This week’s talk was on “The Power of Inquiry.” (If you missed it, it’s available on my podcast).
The questions we ask ourselves can dramatically reframe our experience. They can be used in the realm of self-improvement and problem-solving as well as inquiring into the nature of the self and accessing the non-dual.
All inquiry questions require a particular internal attitude:
- Drop all expectations of ‘getting it right.’
- Inquire with a sincere desire to know the truth
- Be prepared for unexpected
- Look for a ‘feeling tone’ or an experience that is outside the linear mind
The Five-Problem Solving Questions have gotten me out of jams quite a few times. Credit to Tony Robbins, who turned me on to this. As promised, here they are. The following is my personal adaptation:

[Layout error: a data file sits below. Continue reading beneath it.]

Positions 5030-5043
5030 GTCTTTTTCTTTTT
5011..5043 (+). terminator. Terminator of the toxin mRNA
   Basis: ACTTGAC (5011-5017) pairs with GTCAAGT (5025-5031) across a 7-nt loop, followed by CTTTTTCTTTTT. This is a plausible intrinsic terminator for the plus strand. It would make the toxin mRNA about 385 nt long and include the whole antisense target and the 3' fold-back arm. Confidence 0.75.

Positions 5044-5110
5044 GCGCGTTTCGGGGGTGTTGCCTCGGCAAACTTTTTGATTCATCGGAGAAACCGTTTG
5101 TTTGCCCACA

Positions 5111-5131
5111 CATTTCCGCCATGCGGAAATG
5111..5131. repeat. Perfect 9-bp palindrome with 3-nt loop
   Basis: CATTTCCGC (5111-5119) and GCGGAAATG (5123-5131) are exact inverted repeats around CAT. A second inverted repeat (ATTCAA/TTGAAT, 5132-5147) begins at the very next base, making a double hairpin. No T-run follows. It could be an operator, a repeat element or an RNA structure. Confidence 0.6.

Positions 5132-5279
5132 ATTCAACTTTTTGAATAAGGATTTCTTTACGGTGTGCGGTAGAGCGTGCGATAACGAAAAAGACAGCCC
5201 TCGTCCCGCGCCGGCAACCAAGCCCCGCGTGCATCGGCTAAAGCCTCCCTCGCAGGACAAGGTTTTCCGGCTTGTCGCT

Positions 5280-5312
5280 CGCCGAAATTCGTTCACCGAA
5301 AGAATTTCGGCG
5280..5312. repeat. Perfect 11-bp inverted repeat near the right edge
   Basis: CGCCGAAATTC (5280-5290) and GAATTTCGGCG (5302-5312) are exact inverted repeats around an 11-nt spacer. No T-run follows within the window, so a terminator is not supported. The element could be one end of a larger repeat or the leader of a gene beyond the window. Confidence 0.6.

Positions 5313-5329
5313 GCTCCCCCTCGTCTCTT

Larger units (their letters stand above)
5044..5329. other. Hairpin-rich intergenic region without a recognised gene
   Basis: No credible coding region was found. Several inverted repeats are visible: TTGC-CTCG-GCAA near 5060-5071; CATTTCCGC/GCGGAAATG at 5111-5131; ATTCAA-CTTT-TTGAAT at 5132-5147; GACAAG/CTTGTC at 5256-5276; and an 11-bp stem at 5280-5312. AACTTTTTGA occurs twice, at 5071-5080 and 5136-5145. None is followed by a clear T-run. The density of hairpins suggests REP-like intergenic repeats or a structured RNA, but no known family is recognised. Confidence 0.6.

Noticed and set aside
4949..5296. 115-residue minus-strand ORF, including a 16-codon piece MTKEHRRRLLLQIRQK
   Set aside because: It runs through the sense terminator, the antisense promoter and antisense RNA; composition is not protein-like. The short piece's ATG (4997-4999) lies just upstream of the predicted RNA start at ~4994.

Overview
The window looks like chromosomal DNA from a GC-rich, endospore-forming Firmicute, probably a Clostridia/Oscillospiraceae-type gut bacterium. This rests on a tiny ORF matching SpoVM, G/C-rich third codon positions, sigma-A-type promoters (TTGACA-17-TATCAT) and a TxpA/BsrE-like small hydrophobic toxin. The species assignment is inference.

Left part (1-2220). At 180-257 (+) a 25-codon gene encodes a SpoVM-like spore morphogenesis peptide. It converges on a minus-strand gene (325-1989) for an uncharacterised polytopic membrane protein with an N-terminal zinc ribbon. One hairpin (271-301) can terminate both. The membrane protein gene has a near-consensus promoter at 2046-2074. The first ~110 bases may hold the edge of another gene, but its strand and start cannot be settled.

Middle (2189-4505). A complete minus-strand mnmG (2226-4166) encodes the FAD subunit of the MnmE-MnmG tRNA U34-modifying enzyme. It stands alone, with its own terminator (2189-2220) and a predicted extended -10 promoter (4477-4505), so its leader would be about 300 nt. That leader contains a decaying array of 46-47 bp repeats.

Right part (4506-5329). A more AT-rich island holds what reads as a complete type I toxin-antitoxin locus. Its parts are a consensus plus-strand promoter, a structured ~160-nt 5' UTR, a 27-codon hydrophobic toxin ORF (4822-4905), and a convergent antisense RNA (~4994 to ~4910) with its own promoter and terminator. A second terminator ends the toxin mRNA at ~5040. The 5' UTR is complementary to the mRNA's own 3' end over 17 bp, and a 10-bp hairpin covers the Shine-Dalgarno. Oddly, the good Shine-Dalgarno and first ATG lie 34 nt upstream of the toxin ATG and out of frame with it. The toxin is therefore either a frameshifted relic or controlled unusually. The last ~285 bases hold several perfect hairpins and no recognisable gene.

- What’s great about this situation? What could be great about it?
- What’s not perfect yet?
- What am I willing to do to resolve this situation?
- What am I no longer willing to do to resolve this situation?
- How can I resolve this situation and have a great time doing it?
While questions can help us in the relative, they can open up a sense of what lies beyond the mind itself.
Ramana Maharshi claimed that sincere inquiry into two questions could help reveal your true nature:
- Who am I?
- What do I really want?
Inquiry requires a curious blend of not just a high degree of sincerity and openness, but an intensity and desire to know what is true.
For more on inquiry meditation, check here.